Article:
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Meatpackers in Brazil told to clean up supply chains over links to modern slavery

  • Published on
    January 8, 2021
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  • Category:
    Supply Chain
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Labor experts have called for Brazilian meatpackers to clean up their supply chains after an investigation found six firms bought cattle from ranches that used slave labor.

Brazilian company JBS, one of the world’s largest meat processing firms, bought cattle from two ranches which later ended up on Brazil’s ‘dirty list’ of companies that use slave labor.

In Brazil, companies whose workers have been rescued by labor inspectors are able to defend themselves in front of a panel and appeal charges of modern slavery.

If the firm is found guilty by the panel, it is added to Brazil’s ‘dirty list’, one of the country’s most powerful tools in tackling modern slavery.

Businesses that find themselves on the ‘dirty list,’ which currently includes 114 companies, cannot receive state loans and have restrictions placed on their sales.

The Brazilian meat processing industry, which exports billions of dollars’ worth of beef every year, has repeatedly come under fire for poor working conditions.

Brazilian law defines forced labor as a form of modern slavery that includes degrading work conditions and long hours that pose a risk to the workers life.

While the ‘dirty list’ is seen as an effective tool in fighting modern slavery, Xavier Plassat, head of the Pastoral Land Commission anti-slavery campaign, said its use for meatpacking firms had its limits.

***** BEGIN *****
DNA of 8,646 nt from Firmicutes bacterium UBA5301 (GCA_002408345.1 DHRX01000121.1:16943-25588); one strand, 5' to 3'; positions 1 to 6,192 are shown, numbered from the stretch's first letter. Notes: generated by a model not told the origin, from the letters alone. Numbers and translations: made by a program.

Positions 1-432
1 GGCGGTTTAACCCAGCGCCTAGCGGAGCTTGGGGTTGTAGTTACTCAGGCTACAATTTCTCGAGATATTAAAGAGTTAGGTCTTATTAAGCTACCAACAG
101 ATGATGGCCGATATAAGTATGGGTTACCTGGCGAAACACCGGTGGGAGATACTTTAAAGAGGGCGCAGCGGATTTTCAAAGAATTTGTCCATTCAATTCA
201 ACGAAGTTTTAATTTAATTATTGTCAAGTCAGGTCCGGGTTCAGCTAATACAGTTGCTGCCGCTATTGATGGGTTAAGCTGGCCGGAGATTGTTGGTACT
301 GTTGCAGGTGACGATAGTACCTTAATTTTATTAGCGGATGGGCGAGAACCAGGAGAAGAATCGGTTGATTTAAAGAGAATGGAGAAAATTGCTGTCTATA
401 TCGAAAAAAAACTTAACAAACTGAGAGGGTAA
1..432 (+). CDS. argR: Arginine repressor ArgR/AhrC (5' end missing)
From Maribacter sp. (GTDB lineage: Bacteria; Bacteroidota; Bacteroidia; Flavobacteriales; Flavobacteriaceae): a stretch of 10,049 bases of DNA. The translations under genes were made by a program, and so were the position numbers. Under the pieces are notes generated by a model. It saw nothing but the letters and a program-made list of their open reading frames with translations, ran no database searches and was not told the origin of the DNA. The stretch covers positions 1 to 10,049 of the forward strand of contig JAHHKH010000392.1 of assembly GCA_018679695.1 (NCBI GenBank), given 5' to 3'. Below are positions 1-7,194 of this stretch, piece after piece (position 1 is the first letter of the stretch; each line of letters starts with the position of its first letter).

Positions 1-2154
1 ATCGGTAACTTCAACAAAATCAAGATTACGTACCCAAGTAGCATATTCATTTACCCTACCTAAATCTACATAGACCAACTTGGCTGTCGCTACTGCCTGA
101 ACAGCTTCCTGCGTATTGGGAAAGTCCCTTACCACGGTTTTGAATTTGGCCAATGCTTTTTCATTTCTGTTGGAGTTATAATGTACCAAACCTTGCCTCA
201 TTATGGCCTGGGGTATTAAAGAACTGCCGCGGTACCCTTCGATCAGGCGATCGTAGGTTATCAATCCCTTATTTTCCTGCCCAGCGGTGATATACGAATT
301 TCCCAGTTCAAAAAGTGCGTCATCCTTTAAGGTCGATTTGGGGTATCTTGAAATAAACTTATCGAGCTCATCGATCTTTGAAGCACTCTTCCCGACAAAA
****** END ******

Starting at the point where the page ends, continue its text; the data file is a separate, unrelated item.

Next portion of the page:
Reuters reports:

He said the list only included the names of those “unlucky enough to get caught” by labor inspectors and that slavery in the meat industry was widespread.

Other firms named in the Reporter Brasil investigation were third parties to slavery – buying cattle from ranches that bought their cattle from blacklisted ranches.

“The monitoring by meatpackers … does not take into account those who supply their suppliers,” said Plassat.

“Slave labor is still invisible.”

Brazil’s leading anti-slavery labor prosecutor Lys Sobral Cardoso also highlighted the challenges in making meatpackers responsible for buying cattle raised by slave labor.

“We need to map the entire supply chain and then build a legal argument to make those at the top responsible,” said Cardoso. “It’s still something we are discussing how to do.”

Join the campaign calling for mandatory human rights due diligence laws that hold businesses accountable for modern slavery in their supply chains. Sign the petition today.


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